Thursday, June 09, 2005

I must have been thinking of...

How to Act in Opera

By Alfred V. Frankenstein

For many years, man and boy, professional and amateur, it has been my pleasure to observe many of the world’s greatest operatic stars on the stages of Berlin, Rome, Florence, Paris, New York, Chicago and San Francisco. As a result of this polyglot experience I have perfected what is now in process of being patented under the name of the All-American Five-Point System of Operatic Acting. Just as there are five positions basic to the art of the classic ballet, so operatic acting is reduced in this system to five basic attitudes, which by variation, permutation, combination, synthesis, conjunction and conglomeration create an entire language of gesture suitable for use in any and all situations in any and all operas.

Basic Attitude No. 1 is the Bucket Balance. This is a position derived from the peculiar thing that happens automatically to one’s left arm when carrying a heavy pail of water in the right hand. Its plain or stiff-armed form has an important variant, the Cursive Bucket Balance, done with a more supple motion from the elbow. Both these gestures are universally useful. They can be employed to indicate jealousy, ecstasy, choler, or (as is usually the case) nothing at all.

A second highly important variant of the Bucket Balance is the Invisible Churn. When indulged in at arm’s length this movement is much favored by chorus people to signify animated conversation. When done with a short jab and crooked elbow, the clenched fist close to the chest it indicates villainy. This latter form, however, might be called one of several variations of:

Basic Attitude No. 2, the Heart Attack. This action, one hand placed firmly over the upper ribs, is to well known to require description, as is its first transformation, the Double-Breasted Heart Attack. In this same category comes the Asthma Clutch, similar to the Heart Attack, but with the fingers at the base of the throat. Also under this general heading one must place the Lemon Squeeze, wherein the hands are joined in a tight clasp about four inches in front of the breast bone.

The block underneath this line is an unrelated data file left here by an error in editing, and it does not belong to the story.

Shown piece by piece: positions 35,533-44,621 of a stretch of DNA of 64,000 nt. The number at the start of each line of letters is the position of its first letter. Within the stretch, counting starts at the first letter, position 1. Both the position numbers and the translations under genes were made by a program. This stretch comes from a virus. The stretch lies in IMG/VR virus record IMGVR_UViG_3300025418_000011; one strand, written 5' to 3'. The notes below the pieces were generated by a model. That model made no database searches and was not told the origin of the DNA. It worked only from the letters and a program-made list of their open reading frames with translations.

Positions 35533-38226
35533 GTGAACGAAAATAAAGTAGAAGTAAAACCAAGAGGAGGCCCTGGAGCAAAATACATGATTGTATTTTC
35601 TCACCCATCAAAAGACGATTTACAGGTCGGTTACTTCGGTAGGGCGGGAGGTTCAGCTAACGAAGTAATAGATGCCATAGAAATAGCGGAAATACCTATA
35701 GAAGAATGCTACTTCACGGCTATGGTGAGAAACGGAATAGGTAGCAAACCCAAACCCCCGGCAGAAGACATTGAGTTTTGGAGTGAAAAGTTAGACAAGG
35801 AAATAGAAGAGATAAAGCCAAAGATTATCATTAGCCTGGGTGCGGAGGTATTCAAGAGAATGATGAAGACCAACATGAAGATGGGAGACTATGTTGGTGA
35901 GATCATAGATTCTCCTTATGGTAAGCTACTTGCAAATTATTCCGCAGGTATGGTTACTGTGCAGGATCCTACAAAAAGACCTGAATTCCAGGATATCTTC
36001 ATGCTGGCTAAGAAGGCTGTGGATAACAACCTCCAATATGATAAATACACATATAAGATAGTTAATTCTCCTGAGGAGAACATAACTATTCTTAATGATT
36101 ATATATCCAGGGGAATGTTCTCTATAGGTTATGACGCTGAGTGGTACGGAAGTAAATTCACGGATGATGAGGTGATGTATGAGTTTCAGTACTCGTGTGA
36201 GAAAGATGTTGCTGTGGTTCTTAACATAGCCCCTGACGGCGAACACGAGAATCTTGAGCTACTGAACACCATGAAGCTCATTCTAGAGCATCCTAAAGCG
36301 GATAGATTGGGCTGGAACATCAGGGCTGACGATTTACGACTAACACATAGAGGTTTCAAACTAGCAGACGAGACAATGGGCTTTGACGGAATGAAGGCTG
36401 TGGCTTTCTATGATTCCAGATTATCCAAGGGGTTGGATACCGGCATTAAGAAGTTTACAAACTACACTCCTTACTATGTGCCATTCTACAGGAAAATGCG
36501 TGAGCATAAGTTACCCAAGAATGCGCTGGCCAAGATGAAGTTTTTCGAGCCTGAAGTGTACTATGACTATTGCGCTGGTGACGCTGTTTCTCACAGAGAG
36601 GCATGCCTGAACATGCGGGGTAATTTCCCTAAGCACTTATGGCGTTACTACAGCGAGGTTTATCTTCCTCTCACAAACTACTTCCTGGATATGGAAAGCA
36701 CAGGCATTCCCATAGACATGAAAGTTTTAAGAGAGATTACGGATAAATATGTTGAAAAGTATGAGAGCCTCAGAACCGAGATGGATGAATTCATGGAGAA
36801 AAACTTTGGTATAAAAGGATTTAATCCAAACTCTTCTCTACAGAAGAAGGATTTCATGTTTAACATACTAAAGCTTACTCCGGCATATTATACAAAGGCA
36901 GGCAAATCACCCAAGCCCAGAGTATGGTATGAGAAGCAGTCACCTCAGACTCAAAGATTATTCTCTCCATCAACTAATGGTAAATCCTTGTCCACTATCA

Basic Attitude No. 3 is Worse Than Death. The head is lowered, the hand grasps the back hair, and the bent arm forms a kind of frame for the head. This can be done either seated or standing. It often alternates with:

Basic Attitude No. 4, the Guy Rope Stance. The hands are extended stiffly downward, at an angle of about forty-five degrees from the body, the chest is thrown out, and the feet are often parted in a kind of frozen stride. The whole picture is designed, as far as possible, after the appearance of a governor on a motor. Required of wronged husbands when the bad news breaks, but useful in other situations as well.

Fifth and last of the Basic Attitudes is the Fevered Brow. The back (never the palm) of one hand is placed on the forehead, the head itself is frequently tilted either backward or forward, and the other arm is always extended in a Bucket Balance. The Fevered Brow is usually completed with a determined, side-swiping motion of the hand away from the head indicating that the incredible revelation that produced the gesture in the first place is too dreadful to be believed. It then frequently goes into the Guy Rope Stance.

These are the movements and positions basic to every operatic work of every school and nationality, and therefore are universally applicable. There is also a rich field of gesture and action peculiar to specific works and specific roles which I also propose to teach. I shall, for instance, give careful instruction to Carmen chorus ladies on the approved method of singeing their eyebrows while smoking cigarettes that stick straight up in the air. Embryo Valkyries graduating from our academy will be thoroughly proficient in the Bloodhound Snoop, Seven O’Clock in the Morning (an exercise for the development of the right biceps done with a spear instead of a dumbbell) and other calisthenics of Wagnerian interpretation. No one training for any part in Aida can afford to dispense with Heil Hitler and the Egyptian Double-Breasted Heart Attack. The approved methods of hunting for hidden objects in places here they very obviously have not been hidden will occupy an important place in the curriculum. All manner of shudders, staggers, flops and falls will be appropriately codified. And the subject of placing daggers under the armpit will call for a course all its own.

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